Abstract, modules and inheritance question

I have to import some csv files into the database. Each file had a
corresponding model and table in the system.
So I was thinking that there will be some common methods for all the
importers (log, spent_time_in_miliseconds, run, …) and some non common
methods (convert_line_to_parameters, …). Some common methods will end
up
calling particular methods (i.e. run will call
convert_line_to_parameters
for each line in the csv file).

I’m new to Ruby so the first idea that I got in mind was using one
abstract
class and the create one class for each model that has to be imported.
Then I realize that didn’t look like a Ruby way to solve this problem.
My
second thought was to create a module with all the common methods and
include that module in the different importers, but not sure its the
best
way either.

It will be great to get some ideas from people with more experience to
get
this done in the best way.

Thanks in advance.

Piter F. wrote in post #1014813:

I’m new to Ruby so the first idea that I got in mind was using one
abstract
class and the create one class for each model that has to be imported.
Then I realize that didn’t look like a Ruby way to solve this problem.
My
second thought was to create a module with all the common methods and
include that module in the different importers, but not sure its the
best
way either.

I get the impression that you’re coming from Java, or maybe some other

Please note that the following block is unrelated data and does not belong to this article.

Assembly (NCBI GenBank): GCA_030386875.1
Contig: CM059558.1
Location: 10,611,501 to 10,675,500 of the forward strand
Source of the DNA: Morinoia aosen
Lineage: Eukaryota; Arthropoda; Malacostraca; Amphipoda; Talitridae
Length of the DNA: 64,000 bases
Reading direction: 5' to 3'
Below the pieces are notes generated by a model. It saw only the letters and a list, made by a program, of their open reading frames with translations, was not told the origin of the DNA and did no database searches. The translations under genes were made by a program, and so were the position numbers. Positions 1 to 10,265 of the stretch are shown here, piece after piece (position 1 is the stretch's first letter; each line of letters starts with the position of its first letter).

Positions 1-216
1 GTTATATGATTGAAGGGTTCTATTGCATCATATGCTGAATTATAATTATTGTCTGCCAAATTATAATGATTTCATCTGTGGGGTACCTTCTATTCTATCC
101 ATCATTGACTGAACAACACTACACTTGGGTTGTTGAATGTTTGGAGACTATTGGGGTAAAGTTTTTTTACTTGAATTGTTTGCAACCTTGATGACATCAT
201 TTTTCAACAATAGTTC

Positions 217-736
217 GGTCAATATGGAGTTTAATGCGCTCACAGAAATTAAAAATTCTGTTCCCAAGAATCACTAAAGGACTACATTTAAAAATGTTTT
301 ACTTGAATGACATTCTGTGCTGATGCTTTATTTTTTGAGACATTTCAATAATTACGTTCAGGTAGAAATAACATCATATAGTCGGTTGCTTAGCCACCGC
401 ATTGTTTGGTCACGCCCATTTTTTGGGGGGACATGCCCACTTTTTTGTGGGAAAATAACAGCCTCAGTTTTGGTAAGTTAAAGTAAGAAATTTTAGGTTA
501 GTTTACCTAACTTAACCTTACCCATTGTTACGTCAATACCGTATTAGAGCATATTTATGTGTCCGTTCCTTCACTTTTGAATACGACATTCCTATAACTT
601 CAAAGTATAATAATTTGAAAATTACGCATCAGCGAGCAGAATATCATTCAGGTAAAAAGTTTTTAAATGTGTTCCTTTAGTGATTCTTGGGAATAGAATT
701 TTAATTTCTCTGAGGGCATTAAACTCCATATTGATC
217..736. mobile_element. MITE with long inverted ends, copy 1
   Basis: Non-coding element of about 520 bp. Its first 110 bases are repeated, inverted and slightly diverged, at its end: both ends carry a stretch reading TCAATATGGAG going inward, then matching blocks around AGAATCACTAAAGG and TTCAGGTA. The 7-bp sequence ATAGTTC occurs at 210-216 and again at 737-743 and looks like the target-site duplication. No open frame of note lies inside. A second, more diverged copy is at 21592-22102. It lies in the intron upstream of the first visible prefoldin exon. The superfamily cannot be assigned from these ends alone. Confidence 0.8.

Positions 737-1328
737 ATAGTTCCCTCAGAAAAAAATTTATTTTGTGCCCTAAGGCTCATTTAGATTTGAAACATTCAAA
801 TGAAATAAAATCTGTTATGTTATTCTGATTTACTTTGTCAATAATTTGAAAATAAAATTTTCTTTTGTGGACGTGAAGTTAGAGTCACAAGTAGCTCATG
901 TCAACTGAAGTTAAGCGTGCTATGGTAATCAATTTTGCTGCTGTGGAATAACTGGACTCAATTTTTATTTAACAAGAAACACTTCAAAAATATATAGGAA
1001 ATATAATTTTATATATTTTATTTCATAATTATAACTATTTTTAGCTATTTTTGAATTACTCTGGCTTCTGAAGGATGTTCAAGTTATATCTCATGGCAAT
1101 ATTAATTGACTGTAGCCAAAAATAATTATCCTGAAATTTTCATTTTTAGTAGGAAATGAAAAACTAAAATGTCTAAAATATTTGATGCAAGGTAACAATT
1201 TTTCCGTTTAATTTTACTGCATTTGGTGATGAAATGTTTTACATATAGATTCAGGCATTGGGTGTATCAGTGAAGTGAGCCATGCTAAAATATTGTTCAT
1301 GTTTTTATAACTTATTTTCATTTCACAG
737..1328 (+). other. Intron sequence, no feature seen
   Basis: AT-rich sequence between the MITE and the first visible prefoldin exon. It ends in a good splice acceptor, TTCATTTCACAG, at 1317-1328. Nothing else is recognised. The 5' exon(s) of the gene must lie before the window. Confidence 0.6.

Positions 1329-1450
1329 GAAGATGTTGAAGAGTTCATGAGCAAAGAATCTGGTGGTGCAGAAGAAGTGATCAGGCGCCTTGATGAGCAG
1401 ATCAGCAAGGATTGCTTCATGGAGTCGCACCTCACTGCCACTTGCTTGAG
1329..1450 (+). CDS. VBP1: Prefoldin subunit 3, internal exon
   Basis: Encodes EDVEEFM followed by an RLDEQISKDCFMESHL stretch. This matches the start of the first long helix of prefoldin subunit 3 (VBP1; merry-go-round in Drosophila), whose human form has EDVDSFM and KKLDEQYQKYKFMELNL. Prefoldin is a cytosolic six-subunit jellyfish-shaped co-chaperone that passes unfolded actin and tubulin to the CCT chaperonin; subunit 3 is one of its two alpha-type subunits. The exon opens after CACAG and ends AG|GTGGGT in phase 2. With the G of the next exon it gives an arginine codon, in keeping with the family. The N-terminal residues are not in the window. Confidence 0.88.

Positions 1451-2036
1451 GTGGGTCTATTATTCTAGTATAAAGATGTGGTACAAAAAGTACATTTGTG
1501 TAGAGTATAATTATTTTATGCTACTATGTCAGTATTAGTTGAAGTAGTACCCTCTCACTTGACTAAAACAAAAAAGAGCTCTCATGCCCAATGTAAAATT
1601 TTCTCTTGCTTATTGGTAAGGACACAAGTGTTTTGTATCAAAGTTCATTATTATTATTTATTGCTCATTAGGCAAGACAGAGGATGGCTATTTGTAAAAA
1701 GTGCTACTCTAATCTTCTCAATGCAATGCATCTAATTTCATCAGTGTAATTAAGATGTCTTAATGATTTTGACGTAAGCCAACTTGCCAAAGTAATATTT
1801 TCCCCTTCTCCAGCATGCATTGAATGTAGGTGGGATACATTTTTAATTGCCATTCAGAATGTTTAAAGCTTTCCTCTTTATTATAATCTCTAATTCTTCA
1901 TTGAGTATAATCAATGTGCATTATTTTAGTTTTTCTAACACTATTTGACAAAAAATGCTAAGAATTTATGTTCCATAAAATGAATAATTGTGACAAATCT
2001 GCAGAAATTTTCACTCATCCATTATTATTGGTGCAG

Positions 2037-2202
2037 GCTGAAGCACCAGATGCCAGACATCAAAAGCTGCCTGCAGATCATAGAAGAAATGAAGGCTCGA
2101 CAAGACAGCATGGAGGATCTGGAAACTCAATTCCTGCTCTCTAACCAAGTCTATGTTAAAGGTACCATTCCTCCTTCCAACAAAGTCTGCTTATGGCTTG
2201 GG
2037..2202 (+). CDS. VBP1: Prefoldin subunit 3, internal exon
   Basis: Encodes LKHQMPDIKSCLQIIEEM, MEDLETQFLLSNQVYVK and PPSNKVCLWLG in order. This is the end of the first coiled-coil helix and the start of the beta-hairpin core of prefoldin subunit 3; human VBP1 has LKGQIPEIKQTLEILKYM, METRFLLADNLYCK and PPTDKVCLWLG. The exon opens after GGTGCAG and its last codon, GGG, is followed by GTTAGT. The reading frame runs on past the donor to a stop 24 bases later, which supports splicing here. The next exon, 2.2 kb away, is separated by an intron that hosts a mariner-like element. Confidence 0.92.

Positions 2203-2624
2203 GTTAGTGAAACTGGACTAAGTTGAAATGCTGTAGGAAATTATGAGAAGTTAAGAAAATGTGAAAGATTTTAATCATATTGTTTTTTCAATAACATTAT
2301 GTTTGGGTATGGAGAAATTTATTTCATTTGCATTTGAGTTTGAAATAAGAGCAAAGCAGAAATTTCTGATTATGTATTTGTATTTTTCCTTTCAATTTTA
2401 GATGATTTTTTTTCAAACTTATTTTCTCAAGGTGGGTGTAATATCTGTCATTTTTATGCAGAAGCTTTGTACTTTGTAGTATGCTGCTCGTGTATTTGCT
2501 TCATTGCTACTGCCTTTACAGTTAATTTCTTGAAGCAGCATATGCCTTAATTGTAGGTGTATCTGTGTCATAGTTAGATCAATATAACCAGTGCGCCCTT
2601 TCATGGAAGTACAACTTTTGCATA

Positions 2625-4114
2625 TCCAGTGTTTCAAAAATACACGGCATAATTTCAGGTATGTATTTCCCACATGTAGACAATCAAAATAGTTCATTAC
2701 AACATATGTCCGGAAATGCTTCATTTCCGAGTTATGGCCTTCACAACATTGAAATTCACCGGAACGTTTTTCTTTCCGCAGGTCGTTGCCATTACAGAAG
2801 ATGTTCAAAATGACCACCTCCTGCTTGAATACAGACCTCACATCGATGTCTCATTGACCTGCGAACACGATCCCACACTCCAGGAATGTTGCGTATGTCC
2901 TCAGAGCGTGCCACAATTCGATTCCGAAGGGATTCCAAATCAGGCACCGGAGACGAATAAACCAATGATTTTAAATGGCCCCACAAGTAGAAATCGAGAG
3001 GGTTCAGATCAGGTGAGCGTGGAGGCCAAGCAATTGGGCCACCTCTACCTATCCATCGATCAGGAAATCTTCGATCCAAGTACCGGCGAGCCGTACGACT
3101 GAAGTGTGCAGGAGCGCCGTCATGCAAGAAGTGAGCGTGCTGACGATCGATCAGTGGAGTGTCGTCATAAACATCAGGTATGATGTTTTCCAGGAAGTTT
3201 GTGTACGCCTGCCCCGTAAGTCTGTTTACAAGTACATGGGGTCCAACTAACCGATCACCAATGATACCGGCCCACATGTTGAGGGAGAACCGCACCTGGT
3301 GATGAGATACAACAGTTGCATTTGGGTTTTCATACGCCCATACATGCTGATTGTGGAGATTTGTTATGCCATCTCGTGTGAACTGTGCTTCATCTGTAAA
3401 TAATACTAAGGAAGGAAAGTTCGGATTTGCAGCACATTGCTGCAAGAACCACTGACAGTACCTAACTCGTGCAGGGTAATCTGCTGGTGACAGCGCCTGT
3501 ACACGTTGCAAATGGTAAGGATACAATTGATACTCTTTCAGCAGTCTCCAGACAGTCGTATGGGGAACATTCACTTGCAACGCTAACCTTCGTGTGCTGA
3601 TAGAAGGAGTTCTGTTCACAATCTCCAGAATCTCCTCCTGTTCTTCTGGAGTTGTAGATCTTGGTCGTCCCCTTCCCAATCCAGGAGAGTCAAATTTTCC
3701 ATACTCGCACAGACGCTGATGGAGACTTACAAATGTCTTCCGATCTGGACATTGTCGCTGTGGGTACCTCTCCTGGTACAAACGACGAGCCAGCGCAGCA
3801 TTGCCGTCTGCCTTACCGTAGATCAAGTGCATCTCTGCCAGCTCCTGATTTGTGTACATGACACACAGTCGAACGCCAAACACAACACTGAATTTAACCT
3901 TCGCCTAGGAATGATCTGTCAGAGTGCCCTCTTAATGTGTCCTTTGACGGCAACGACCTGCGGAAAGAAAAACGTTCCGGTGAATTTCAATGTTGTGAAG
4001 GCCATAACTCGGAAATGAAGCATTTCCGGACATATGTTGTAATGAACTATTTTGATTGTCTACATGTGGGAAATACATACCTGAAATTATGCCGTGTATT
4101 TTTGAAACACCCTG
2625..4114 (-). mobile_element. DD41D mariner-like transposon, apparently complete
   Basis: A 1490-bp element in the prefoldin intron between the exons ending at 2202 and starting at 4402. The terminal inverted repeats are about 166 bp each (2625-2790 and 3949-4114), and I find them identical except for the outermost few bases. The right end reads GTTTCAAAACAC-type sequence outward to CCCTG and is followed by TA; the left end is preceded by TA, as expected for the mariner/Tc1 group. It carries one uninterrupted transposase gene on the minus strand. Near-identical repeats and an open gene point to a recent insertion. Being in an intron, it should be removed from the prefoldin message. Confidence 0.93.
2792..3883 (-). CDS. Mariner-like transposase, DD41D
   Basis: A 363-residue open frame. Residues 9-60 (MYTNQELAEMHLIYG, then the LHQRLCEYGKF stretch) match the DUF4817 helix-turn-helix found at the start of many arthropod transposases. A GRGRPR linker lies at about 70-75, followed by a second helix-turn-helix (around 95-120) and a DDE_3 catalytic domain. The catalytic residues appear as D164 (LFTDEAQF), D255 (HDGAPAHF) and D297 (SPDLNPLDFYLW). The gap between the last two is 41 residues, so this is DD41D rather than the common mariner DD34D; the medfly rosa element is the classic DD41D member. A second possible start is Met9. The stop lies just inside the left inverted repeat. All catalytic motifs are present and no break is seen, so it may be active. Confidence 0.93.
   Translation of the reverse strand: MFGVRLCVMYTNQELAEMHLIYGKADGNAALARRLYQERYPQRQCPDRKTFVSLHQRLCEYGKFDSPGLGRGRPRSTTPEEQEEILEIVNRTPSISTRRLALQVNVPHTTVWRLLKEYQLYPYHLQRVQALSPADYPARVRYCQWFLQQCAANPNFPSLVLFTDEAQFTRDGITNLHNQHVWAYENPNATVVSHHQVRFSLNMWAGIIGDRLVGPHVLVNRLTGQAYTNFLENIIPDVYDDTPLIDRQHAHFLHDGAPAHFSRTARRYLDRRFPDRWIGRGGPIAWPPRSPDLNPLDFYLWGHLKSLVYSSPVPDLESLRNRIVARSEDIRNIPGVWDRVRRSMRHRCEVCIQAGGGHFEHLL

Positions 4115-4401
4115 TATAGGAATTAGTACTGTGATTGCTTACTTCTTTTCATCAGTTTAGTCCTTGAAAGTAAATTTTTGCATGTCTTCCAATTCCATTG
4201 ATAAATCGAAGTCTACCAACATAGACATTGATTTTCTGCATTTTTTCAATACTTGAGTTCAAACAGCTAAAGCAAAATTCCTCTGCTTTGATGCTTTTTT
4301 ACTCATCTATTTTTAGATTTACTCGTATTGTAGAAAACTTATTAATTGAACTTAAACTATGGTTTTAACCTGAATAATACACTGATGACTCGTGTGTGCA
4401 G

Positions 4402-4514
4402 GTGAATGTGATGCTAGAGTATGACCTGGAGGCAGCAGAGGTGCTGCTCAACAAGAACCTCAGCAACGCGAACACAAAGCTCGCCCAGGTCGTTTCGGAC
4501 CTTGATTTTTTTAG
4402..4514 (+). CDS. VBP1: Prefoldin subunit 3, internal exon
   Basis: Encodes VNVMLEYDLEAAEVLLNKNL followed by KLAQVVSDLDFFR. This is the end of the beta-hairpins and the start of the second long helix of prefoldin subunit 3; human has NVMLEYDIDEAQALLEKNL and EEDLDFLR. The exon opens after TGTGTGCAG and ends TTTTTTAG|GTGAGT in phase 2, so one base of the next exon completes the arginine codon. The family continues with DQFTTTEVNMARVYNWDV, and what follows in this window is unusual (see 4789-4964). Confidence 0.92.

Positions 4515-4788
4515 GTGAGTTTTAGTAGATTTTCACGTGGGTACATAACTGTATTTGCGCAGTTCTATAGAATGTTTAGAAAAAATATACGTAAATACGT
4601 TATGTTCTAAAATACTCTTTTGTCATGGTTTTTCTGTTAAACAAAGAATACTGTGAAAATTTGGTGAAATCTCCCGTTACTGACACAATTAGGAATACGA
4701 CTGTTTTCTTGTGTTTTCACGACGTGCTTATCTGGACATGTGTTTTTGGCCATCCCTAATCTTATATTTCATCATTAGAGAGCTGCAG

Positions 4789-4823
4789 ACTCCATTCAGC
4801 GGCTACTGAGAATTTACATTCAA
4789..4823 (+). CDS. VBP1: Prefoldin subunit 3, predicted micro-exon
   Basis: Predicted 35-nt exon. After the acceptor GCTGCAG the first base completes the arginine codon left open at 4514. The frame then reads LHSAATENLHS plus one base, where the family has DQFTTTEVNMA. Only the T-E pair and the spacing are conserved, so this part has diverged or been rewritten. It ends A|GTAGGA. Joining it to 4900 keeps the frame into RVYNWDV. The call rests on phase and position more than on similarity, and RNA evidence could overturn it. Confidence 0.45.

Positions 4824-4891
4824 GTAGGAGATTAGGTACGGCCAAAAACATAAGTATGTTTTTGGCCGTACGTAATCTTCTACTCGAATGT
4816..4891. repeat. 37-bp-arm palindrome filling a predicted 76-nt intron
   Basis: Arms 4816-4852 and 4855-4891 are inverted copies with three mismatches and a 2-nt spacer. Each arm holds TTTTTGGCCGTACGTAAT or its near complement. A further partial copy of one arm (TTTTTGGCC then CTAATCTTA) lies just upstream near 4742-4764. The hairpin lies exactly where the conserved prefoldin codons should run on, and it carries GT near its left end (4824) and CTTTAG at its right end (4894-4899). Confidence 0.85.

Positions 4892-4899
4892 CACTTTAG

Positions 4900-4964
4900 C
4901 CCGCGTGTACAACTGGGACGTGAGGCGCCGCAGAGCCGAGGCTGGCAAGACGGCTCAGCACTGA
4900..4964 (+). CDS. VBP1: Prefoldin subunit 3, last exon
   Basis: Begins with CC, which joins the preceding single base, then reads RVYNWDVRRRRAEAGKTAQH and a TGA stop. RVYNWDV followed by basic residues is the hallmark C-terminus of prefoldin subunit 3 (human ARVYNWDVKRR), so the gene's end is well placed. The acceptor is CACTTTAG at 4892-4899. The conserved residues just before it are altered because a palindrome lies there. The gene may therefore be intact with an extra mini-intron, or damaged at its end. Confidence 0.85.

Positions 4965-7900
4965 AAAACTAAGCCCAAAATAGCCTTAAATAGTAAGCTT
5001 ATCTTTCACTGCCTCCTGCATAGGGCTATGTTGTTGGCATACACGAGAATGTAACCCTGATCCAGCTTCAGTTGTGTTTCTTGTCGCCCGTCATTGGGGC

statically typed language with a more “closed” class architecture.

That being said, it sounds to me like a pattern based on modules (a.k.a
mix-ins) would be the way to go here. Keep in mind that Ruby has an
“open” class architecture. This mean that you can re-open and add new
stuff to existing classes, even the standard Ruby classes.

For example is String doesn’t have everything you would like it to have
then you can simply re-open the String class and add whatever you want
to it, and even override existing methods on String. This is sometimes
called “monkey-patching.”

Here’s a really simple example of Rails re-opening the String class and
adding stuff to it:

https://github.com/rails/rails/blob/master/activesupport/lib/active_support/core_ext/string/starts_ends_with.rb

Modules are another way to extend existing classes. Rails uses modules
extensively. I would recommend cloning the Rails project from Github and
browsing the code.

Here’s another example from Rails showing the module used to implement
the callback methods of ActiveModel:

https://github.com/rails/rails/blob/3270c58ebb3143b3ab3b349fe339cdd4587468ee/activemodel/lib/active_model/callbacks.rb